Dr Wan Rizal: To ask the Minister for Trade and Industry (a) how many companies have since closed down due to pressures from the COVID-19 pandemic; and (b) what are the current and future efforts to support local firms for post-crisis growth to maintain our status as an international business hub.
Oral Answer (to be attributed to Minister of State for Trade and Industry Low Yen Ling)
1. Over the last two years, an average of around 3,840 firms were deregistered each month, similar to the period of 2017-2019, before the COVID-19 pandemic. On the other hand, an average of more than 5,000 new firms were registered each month over the last two years, reflecting an increase in the total number of businesses operating in Singapore, despite the impact of the COVID-19 pandemic.
2. In the last two years, the Government has committed substantial resources to help our businesses weather the immediate impact of COVID-19. We are also helping our businesses prepare for post Covid-19 recovery and continuing to enhance Singapore’s position as a business hub in several ways.
3. First, we are strengthening both our physical and digital connectivity. For example, we are gradually and carefully reopening our borders to more countries through arrangements such as the Vaccinated Travel Lanes (VTLs). Our ports are kept operating throughout the pandemic to ensure supply chain resilience. We will continue to enhance both our air and sea connectivity.
4. The Government is similarly extending Singapore’s digital connectivity by establishing a network of Digital Economy Agreements (DEAs) with like-minded partners. We are also investing in digital infrastructure and capability building for our businesses and workers to access such opportunities. For example, the Grow Digital initiative helps SMEs tap on established e-commerce platforms to better access global markets, while the Enterprise Development Grant encourages SMEs to transform and strengthen their capabilities. In addition, we are partnering industry stakeholders in this endeavour. An example is the SGTraDex, which is a common data infrastructure that enables businesses to transit into the digital domain. It also builds a stronger and more robust supply chain ecosystem for international trade flows.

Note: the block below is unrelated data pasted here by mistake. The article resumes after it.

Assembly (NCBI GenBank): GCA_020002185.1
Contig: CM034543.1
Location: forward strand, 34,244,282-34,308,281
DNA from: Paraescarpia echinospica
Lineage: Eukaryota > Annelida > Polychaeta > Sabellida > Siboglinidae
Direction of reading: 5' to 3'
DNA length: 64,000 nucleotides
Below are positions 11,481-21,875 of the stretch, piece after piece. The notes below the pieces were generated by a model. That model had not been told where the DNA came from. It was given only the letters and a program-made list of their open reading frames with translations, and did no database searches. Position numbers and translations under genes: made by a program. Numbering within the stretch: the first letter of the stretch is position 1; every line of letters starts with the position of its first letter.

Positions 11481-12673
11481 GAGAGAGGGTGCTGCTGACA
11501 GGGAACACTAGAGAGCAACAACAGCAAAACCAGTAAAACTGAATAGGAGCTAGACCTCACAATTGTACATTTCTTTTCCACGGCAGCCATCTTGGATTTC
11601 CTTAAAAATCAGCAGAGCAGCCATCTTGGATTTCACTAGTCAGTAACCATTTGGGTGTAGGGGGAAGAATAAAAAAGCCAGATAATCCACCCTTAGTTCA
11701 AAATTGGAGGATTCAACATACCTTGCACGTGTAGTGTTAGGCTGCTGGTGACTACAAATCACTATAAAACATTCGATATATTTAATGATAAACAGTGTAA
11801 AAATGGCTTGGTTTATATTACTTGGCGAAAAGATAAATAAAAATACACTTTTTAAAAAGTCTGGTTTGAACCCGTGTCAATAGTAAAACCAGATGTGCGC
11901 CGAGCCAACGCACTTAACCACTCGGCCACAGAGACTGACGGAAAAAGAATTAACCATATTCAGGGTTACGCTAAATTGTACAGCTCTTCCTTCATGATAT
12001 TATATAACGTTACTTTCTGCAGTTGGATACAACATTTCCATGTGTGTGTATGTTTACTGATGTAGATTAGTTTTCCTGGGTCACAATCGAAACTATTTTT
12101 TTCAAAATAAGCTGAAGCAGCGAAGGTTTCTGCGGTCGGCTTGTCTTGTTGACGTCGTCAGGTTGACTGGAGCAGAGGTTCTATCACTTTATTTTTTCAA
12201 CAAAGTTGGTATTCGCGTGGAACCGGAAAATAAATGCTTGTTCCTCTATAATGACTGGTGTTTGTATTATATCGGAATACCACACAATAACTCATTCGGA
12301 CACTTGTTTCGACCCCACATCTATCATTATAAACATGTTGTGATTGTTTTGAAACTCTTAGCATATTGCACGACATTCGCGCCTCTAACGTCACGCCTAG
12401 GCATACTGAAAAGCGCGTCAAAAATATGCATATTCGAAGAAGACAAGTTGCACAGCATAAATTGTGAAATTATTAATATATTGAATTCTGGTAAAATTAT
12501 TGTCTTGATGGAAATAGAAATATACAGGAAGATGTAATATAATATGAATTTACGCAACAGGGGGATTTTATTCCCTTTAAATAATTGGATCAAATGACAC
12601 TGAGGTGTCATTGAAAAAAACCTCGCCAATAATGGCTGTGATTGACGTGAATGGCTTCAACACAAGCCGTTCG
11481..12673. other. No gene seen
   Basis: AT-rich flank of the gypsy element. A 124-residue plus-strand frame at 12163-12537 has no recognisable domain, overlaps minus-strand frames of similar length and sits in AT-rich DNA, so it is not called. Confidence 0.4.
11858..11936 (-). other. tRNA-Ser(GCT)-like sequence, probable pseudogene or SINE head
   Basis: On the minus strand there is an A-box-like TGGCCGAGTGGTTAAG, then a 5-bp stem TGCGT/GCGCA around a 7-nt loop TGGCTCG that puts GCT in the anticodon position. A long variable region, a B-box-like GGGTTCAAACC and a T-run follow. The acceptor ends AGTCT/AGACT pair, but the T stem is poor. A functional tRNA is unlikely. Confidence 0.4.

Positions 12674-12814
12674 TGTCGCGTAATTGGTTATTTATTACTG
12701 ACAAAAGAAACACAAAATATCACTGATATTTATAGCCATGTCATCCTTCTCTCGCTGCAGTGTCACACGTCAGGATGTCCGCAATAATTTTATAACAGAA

5. Second, we are supporting our businesses in capturing new and emerging opportunities, such as those from the green sector. As part of the Singapore Green Plan 2030 announced this year, we will help our enterprises and workforce harness sustainability as a competitive advantage, and develop innovative solutions for the green economy. These include, among others, carbon trading and related services, low-carbon solutions, green finance, and green infrastructure. Enterprise Singapore recently launched the Enterprise Sustainability Programme which supports businesses, especially SMEs, to build capabilities and capture new opportunities in this exciting space.
6. Third, we are helping businesses transform for the future economy, sector by sector. The Future Economy Council is currently refreshing the Industry Transformation Maps (ITMs) to meet the accelerated changes brought about by COVID-19. For each of the 23 ITM sectors, we are working with our tripartite partners to update our sectoral strategies to seize new opportunities, as well as improve the productivity and wages of workers through digitalisation, innovation, internationalisation, upskilling and job redesign.
7. These are the fundamentals which underpin our competitiveness and ensure that Singapore remains as a global-Asia node for technology, innovation and enterprise.
8. I am confident that through close partnership with Singaporeans and the business community, we will be able to emerge stronger together.